“I don’t know how Netflix justifies what they do,” Snyder said. “But they seem like they’re doing pretty well.”

      Podcasting isn’t quite to Netflix-level success, but it has continued to grow despite limited distribution and marketing. Snyder helped usher in what might be called the new wave of podcasting with “Serial,” which broke out of its relatively limited world in 2014 to become a cultural phenomenon. Snyder, then a producer on “This American Life,” co-created “Serial” with Sarah Koenig.

      Image: pew research center

      That growth hasn’t necessarily meant that podcasts or podcasting have changed much. Part of the reason Snyder could make a gut call on dropping “S-Town” all at once came from the fact that there’s not much in the way of data to affect the decision. Aside from downloads, there’s not many broadly tracked and accepted metrics.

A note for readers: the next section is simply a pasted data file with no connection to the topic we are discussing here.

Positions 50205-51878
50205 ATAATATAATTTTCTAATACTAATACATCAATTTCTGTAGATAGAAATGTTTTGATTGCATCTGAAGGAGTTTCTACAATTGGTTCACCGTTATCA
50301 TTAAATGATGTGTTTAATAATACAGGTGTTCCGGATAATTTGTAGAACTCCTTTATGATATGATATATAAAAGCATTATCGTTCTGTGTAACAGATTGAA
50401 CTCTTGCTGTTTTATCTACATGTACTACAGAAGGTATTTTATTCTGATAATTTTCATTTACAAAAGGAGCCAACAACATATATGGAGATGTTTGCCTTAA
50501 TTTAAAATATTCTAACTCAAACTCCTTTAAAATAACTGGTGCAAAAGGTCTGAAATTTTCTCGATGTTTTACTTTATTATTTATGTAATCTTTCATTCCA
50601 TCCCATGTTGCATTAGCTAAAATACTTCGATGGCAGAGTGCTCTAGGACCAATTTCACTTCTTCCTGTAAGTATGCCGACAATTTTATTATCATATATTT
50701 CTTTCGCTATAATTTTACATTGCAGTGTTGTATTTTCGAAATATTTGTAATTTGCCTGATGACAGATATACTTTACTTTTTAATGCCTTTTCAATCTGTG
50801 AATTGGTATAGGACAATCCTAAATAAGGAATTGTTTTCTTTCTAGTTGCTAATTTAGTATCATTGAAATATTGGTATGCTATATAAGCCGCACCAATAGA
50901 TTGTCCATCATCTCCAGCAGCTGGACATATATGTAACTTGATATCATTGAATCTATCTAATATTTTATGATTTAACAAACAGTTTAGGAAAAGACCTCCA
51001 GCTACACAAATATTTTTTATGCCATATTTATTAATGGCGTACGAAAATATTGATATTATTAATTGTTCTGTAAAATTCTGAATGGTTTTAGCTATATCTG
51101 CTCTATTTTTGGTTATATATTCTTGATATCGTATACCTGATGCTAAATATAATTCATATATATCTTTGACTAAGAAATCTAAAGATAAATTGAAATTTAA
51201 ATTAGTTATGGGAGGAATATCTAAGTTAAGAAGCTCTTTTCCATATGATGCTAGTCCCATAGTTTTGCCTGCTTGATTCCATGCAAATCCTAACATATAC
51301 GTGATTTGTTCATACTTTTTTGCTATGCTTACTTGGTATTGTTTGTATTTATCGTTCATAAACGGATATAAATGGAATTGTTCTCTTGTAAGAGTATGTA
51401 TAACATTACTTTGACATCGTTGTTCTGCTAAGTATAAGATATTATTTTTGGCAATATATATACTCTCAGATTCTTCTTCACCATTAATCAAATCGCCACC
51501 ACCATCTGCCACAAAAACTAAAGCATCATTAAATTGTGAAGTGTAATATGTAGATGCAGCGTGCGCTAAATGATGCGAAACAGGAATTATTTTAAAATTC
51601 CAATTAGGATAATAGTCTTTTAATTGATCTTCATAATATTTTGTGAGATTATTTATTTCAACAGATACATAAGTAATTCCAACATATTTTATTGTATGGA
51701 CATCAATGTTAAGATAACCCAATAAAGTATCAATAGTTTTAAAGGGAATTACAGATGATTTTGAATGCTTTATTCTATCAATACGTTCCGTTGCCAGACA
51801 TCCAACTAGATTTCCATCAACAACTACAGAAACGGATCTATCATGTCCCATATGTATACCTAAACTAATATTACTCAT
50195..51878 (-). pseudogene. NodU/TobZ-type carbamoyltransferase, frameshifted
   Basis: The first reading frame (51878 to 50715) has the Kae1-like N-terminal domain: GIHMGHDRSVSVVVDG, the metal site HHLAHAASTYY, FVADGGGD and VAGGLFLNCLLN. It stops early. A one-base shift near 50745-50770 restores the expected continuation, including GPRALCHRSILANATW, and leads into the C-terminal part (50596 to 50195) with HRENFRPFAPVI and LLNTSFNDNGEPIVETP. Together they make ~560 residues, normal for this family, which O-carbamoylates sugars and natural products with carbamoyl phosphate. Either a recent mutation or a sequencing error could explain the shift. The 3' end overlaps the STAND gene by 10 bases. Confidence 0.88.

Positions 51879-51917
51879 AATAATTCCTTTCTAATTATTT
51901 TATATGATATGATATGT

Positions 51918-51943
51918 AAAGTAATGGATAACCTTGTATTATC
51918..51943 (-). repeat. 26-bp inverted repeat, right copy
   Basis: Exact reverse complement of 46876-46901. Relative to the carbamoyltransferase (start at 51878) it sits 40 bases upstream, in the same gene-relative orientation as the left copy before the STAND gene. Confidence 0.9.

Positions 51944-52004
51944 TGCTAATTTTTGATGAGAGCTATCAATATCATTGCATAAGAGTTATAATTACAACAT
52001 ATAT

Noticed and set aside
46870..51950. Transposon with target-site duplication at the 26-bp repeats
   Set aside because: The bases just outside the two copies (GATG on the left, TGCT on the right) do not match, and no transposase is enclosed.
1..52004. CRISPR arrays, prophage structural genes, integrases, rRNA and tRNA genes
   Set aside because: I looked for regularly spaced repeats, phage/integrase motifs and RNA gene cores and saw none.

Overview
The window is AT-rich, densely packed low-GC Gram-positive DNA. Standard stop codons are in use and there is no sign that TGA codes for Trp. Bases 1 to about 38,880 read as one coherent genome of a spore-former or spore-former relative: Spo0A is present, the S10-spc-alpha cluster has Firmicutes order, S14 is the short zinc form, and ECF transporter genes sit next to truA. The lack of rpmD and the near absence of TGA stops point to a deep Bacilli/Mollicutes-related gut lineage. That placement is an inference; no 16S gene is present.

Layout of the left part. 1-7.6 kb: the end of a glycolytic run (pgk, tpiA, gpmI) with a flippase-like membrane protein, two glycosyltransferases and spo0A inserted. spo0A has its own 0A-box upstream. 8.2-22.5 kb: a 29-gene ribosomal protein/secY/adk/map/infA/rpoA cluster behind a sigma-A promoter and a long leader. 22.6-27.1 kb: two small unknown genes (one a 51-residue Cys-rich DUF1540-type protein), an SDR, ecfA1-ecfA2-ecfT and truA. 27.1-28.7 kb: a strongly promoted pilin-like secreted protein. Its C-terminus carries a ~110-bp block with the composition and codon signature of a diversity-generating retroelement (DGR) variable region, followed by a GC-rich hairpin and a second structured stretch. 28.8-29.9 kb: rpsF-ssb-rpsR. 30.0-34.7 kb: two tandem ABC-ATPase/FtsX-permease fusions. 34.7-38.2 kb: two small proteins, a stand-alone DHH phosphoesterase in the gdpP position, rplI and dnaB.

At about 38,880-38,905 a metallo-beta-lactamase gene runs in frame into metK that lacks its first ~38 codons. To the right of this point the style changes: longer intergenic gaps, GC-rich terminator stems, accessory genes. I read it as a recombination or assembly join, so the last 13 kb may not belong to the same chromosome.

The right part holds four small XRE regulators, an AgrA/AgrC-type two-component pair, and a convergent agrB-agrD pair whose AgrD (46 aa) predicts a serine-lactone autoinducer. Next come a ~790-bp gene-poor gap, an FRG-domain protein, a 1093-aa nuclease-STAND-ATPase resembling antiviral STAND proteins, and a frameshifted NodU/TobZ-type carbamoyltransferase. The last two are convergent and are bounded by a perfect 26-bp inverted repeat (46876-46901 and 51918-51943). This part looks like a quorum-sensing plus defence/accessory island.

That leaves room for experimentation, said Steve Nelson, director of programming for National Public Radio.

      “Podcasting is such a young industry that we sort of don’t know what the best way to do things are as an industry,” Nelson said. “As a public media provider, NPR has been striving to try new and different things.”

      Matt Lieber, cofounder and president of Gimlet Media, which produces a variety of podcasts including “Startup” and “Reply All,” said that podcasting is still driven almost entirely by the people creating them and the stories they find.